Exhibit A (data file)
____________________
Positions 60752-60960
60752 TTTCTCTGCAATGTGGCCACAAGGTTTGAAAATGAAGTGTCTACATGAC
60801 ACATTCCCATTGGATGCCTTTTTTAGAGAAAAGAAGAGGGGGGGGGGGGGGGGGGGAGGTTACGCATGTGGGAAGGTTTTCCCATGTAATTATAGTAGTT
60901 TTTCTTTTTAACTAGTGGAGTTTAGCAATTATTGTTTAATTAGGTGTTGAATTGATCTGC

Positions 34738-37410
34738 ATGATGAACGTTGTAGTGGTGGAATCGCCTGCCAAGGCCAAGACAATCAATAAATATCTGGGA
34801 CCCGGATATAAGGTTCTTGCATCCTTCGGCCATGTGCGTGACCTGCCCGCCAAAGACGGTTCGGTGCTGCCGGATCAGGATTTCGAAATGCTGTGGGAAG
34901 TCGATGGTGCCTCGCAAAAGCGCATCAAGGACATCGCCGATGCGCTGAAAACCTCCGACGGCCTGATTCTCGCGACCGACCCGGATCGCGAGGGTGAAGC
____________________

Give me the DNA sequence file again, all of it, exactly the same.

Positions 60752-60960
60752 TTTCTCTGCAATGTGGCCACAAGGTTTGAAAATGAAGTGTCTACATGAC
60801 ACATTCCCATTGGATGCCTTTTTTAGAGAAAAGAAGAGGGGGGGGGGGGGGGGGGGAGGTTACGCATGTGGGAAGGTTTTCCCATGTAATTATAGTAGTT
60901 TTTCTTTTTAACTAGTGGAGTTTAGCAATTATTGTTTAATTAGGTGTTGAATTGATCTGC

Positions 34738-37410
34738 ATGATGAACGTTGTAGTGGTGGAATCGCCTGCCAAGGCCAAGACAATCAATAAATATCTGGGA
34801 CCCGGATATAAGGTTCTTGCATCCTTCGGCCATGTGCGTGACCTGCCCGCCAAAGACGGTTCGGTGCTGCCGGATCAGGATTTCGAAATGCTGTGGGAAG
34901 TCGATGGTGCCTCGCAAAAGCGCATCAAGGACATCGCCGATGCGCTGAAAACCTCCGACGGCCTGATTCTCGCGACCGACCCGGATCGCGAGGGTGAAGC